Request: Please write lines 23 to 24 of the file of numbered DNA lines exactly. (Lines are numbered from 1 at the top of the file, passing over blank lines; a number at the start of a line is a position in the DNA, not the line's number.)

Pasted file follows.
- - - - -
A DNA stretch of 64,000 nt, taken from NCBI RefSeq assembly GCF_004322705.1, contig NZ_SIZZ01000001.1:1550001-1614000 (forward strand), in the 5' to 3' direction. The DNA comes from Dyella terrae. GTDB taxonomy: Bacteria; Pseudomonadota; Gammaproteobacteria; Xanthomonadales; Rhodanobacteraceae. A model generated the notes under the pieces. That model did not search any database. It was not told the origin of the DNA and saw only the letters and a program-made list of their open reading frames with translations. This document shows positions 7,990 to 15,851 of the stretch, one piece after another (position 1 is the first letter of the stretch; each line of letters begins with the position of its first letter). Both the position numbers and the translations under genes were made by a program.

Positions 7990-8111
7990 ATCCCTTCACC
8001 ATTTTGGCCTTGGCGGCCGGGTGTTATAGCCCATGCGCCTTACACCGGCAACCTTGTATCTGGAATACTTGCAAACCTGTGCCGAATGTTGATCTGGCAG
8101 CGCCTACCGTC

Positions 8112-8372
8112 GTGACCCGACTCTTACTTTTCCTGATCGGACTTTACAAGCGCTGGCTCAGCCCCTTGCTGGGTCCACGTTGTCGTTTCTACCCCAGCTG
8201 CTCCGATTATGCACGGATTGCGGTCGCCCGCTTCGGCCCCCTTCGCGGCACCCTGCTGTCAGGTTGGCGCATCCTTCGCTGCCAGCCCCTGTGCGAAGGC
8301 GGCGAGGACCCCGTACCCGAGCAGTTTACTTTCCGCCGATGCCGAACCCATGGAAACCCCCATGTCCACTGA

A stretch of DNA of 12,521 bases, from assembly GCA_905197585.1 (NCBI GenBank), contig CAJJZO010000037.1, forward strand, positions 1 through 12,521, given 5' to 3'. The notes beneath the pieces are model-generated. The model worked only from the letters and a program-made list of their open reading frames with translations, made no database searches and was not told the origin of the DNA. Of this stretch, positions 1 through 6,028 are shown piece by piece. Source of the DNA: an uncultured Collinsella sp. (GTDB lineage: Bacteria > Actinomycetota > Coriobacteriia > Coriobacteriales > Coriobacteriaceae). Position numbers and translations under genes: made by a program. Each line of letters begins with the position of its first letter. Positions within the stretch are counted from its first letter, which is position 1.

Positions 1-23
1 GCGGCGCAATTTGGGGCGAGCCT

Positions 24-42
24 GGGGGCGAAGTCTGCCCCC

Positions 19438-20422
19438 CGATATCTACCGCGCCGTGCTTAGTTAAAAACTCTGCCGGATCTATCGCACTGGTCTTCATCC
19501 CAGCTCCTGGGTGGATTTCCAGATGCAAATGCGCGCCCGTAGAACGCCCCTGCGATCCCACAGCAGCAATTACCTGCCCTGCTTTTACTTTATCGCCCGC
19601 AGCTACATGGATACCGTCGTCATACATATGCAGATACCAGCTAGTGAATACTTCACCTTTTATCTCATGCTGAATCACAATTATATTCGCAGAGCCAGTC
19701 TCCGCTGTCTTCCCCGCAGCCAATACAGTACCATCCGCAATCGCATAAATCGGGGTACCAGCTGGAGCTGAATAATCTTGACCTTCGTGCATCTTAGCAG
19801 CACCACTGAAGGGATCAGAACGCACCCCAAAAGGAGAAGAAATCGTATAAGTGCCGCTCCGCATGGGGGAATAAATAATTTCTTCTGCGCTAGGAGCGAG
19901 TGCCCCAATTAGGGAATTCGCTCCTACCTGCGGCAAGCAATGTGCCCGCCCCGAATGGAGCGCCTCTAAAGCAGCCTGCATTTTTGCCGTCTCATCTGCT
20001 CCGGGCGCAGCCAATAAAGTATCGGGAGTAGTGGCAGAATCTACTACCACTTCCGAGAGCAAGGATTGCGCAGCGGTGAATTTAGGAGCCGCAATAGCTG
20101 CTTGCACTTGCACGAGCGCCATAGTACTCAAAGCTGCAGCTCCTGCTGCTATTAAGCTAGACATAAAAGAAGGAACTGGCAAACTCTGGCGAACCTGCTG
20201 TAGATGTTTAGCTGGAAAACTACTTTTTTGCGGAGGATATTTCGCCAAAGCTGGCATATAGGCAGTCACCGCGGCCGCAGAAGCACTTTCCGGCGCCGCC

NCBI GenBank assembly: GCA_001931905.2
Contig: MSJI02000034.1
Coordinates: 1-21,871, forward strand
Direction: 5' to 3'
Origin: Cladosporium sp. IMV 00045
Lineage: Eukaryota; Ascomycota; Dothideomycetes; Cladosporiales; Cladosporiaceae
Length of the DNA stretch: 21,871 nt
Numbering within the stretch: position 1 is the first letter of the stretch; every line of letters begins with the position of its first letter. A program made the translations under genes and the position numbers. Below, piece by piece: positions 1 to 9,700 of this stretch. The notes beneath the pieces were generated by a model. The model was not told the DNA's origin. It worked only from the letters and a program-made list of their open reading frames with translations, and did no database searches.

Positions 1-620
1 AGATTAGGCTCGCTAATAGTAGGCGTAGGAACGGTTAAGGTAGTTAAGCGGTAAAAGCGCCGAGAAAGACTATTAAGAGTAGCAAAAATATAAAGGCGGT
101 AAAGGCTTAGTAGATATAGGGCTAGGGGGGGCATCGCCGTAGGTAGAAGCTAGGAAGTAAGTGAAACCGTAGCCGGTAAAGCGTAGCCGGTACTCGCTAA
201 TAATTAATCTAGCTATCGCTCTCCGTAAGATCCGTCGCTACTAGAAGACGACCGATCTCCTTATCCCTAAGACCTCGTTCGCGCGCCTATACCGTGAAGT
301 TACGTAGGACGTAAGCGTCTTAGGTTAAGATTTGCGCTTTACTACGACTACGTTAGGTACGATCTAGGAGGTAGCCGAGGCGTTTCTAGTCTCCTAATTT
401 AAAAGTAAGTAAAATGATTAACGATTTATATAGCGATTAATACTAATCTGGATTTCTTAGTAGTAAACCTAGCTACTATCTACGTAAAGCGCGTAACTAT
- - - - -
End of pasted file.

20101 CTTGCACTTGCACGAGCGCCATAGTACTCAAAGCTGCAGCTCCTGCTGCTATTAAGCTAGACATAAAAGAAGGAACTGGCAAACTCTGGCGAACCTGCTG
20201 TAGATGTTTAGCTGGAAAACTACTTTTTTGCGGAGGATATTTCGCCAAAGCTGGCATATAGGCAGTCACCGCGGCCGCAGAAGCACTTTCCGGCGCCGCC